For many years, this tiny doorway was once home to the Ravello post office in the heart of town. We know, because we tried to ship three bottles of a great Taurasi back to the U.S. from there. To this day, some 11 years later, it still hasn’t made it, and we don’t suspect it was lost in the mail. Unless if by “lost” you mean consumed in an afternoon of drunken debauchery by the local postman.

But in the Spring of 2011, owners Antonio Di Martino, the local restauranteur Rispoli family, and sommelier Angela Donatatonio opened this space up as the new Caffè Duomo. It’s now a somewhat cramped café (as it was a post office): two small tables inside seat three. But it’s the outside space in the main square under parasols that matters.

Brooding skies over Caffè Duomo's outdoor seating in Piazza Vescovado, Ravello, Italy A former post office, this is the entrance to Caffè Duomo with the cordial Antonio sitting just to the left of the steps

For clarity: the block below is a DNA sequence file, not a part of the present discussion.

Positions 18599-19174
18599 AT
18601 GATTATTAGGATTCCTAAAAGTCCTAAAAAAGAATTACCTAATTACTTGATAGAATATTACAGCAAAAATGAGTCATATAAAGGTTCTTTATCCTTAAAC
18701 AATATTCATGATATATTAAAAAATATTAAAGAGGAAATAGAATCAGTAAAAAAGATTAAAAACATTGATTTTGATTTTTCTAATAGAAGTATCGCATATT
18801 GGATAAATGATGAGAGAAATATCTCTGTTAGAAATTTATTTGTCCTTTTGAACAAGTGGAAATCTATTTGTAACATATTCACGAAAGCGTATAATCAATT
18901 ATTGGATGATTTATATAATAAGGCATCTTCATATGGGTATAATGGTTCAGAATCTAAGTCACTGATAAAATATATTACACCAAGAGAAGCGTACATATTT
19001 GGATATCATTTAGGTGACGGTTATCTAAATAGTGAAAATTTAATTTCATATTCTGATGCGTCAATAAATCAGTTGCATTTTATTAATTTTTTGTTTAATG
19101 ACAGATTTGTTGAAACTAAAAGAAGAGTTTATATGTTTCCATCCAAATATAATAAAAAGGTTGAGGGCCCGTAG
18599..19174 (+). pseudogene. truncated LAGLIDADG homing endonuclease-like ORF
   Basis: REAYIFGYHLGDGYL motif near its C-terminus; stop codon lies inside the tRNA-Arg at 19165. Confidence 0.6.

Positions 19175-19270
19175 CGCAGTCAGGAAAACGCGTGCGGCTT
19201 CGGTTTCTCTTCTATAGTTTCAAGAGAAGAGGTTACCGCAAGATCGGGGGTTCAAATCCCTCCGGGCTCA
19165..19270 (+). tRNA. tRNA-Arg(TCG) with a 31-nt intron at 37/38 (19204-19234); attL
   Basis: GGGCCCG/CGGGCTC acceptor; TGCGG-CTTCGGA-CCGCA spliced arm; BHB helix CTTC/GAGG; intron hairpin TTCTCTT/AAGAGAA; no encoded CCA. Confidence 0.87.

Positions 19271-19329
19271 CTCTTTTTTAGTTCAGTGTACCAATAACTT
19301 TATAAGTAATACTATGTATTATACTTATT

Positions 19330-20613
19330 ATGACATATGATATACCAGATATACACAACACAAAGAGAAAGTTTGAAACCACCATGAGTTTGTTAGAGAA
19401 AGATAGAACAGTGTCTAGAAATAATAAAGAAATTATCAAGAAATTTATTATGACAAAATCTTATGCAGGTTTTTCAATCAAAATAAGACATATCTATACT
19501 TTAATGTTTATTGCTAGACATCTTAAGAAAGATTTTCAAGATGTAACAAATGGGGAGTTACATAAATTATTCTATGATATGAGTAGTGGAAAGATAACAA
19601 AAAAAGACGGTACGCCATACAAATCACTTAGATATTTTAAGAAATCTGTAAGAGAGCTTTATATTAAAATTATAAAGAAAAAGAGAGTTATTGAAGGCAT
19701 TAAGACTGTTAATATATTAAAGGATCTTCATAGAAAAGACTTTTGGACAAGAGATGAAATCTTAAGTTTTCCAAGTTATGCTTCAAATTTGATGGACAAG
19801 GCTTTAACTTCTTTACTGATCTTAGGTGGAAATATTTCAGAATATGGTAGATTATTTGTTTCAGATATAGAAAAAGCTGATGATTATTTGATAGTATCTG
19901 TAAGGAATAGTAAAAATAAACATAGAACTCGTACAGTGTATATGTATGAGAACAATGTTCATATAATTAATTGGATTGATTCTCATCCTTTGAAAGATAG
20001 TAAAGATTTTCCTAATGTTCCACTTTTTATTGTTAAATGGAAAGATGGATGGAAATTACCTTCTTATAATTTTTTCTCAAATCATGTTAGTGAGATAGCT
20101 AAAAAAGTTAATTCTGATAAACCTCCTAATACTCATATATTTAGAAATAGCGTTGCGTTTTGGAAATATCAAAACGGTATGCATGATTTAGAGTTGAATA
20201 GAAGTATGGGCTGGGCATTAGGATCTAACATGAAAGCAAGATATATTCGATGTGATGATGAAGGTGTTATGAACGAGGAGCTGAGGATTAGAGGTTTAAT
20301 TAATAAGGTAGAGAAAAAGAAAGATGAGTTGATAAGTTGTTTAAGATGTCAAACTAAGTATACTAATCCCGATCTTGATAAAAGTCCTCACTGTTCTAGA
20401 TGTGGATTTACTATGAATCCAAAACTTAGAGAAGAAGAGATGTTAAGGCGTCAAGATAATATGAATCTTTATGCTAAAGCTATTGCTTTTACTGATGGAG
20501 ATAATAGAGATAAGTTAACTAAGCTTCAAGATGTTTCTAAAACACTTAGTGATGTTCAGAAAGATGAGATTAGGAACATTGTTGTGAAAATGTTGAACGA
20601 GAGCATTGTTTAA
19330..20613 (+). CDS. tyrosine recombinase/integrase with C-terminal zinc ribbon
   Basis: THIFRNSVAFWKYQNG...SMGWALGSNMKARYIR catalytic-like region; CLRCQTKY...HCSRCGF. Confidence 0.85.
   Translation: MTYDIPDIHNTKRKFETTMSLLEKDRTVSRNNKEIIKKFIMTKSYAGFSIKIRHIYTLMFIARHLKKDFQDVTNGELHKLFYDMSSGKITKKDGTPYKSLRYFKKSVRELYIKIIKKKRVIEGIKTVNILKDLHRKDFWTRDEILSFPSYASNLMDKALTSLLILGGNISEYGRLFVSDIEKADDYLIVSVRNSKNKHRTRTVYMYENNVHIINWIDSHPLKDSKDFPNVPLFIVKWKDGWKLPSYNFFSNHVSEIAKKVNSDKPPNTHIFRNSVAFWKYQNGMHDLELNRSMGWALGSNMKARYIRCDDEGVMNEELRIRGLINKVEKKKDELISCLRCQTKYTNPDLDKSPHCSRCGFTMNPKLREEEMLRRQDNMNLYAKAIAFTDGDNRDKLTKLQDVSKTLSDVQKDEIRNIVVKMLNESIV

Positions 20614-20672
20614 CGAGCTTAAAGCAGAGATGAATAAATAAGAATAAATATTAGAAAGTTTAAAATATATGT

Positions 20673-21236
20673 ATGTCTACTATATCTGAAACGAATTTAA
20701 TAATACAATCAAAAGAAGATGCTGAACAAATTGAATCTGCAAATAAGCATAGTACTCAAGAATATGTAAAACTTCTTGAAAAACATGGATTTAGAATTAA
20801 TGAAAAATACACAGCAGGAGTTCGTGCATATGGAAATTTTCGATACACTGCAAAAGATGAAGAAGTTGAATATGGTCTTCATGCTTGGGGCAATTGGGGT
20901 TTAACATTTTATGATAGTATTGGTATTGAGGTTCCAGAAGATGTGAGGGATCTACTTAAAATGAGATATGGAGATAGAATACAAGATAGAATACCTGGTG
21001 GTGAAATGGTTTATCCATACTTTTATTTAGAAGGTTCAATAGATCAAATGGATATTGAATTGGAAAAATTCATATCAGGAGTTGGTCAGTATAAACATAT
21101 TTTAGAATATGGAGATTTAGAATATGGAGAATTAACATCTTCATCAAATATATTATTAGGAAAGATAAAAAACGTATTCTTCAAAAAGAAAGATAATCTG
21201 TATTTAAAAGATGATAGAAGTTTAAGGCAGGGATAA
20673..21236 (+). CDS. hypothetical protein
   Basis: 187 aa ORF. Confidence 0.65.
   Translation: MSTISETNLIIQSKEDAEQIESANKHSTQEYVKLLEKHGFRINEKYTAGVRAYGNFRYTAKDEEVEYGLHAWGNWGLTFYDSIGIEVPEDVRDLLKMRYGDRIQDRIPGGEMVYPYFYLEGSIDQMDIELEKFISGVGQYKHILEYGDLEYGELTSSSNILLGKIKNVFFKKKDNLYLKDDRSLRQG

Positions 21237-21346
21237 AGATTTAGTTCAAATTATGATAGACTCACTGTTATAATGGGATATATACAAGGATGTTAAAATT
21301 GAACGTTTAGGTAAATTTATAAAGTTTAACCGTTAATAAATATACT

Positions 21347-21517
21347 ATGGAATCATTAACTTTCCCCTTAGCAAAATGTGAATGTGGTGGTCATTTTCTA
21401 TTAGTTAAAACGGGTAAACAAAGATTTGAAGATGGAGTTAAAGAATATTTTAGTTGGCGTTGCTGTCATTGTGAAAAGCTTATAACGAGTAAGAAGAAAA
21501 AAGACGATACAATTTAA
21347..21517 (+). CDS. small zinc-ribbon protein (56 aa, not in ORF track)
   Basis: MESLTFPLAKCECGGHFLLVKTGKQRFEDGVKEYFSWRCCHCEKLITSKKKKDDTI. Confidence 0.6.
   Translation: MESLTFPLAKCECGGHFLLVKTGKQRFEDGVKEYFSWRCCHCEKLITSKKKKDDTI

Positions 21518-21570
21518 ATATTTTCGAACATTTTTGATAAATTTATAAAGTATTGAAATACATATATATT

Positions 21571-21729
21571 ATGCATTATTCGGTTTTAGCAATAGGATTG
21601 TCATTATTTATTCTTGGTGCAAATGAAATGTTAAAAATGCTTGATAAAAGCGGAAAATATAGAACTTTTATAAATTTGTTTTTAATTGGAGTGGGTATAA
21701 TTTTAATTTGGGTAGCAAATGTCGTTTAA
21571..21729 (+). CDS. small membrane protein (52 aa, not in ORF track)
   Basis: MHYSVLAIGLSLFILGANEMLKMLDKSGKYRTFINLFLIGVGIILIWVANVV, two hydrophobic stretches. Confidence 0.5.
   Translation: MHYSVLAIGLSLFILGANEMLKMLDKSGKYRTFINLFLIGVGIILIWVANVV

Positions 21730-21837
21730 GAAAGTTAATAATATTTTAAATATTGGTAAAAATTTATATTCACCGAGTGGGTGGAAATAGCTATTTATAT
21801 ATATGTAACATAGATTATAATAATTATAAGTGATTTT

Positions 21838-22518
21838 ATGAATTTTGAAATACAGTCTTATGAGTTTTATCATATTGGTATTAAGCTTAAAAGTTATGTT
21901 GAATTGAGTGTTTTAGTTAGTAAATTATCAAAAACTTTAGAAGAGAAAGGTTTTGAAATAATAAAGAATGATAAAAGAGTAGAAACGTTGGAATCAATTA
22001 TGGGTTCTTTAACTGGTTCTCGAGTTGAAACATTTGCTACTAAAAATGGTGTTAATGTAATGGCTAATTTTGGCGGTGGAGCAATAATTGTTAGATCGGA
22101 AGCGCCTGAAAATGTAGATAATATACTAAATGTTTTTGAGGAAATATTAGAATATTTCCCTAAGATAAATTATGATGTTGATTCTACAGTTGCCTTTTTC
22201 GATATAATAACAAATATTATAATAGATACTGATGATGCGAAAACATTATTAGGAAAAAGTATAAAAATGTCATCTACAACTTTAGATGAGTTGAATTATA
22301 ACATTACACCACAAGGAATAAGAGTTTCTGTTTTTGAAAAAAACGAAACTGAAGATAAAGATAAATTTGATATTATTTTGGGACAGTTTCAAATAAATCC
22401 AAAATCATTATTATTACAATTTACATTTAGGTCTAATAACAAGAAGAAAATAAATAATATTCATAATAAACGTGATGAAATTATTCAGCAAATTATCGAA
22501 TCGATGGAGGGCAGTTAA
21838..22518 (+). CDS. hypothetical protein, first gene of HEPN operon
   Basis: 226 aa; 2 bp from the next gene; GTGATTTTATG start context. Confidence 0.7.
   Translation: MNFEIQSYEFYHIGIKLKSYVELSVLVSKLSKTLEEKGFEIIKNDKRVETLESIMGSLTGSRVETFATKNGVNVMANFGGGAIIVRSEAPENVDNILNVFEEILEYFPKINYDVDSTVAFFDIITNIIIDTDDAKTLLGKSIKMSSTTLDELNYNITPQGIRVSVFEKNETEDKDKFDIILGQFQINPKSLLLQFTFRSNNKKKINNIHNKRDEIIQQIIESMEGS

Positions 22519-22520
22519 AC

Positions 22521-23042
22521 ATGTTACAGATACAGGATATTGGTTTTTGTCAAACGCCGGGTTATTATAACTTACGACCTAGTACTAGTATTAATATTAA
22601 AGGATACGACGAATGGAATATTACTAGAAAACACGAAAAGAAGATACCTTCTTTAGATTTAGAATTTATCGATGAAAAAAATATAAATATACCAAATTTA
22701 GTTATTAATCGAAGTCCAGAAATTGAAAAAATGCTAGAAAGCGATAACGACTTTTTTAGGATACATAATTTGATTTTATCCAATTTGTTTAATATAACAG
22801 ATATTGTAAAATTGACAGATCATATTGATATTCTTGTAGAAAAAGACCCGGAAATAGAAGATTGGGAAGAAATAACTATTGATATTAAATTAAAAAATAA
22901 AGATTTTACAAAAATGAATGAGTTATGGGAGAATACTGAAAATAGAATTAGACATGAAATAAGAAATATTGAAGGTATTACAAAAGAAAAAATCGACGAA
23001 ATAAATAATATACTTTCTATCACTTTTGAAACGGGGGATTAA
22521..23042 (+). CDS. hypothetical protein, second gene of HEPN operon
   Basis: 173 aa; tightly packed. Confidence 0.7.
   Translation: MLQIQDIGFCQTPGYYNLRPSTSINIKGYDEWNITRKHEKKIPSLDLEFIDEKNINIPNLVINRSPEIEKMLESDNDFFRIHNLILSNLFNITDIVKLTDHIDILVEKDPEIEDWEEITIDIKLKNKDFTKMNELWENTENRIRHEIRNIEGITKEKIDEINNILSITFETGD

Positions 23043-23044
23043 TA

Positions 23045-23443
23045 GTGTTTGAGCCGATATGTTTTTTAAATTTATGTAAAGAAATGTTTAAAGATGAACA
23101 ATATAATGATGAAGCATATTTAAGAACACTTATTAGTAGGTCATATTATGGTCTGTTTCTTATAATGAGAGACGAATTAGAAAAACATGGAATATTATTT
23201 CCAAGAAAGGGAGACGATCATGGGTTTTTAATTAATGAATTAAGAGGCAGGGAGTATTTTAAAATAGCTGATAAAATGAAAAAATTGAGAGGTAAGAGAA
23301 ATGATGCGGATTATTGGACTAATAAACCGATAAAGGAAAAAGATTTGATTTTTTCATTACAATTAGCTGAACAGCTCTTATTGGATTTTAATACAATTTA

It is popular with the locals and tourists alike: well-heeled locals stop here for a quick caffè, while enough tourists stop by for to-go cup lattes to justify a paper sign in English on bathroom use etiquette when the wedding season is high. Antonio is always about, and he’s a great, friendly guy to get to know: regular customers get the warmest of greetings.

Using a three-group manual lever La San Marco behind the small bar, they pull shots of Qualeat (from the Perrella brothers near Avellino) that are properly short, concentrated, and modestly fill a Duomo-logo regulation IPA tazzina.

The crema is an even darker brown with some texture. Flavorwise, the shot is balanced, heavy on pungency, but yet not the typically heavy dark you get in much of Campania. Caffè Duomo is arguably the new gold standard in town for caffè and fresh cornetti. (Sorry, Caffè Calce.) An even €1.

Read the review of Caffè Duomo in Ravello, Italy.

The tiny space inside Caffè Duomo with their La San Marco lever machine in the corner The Caffè Duomo espresso in a logo cup: a fine one indeed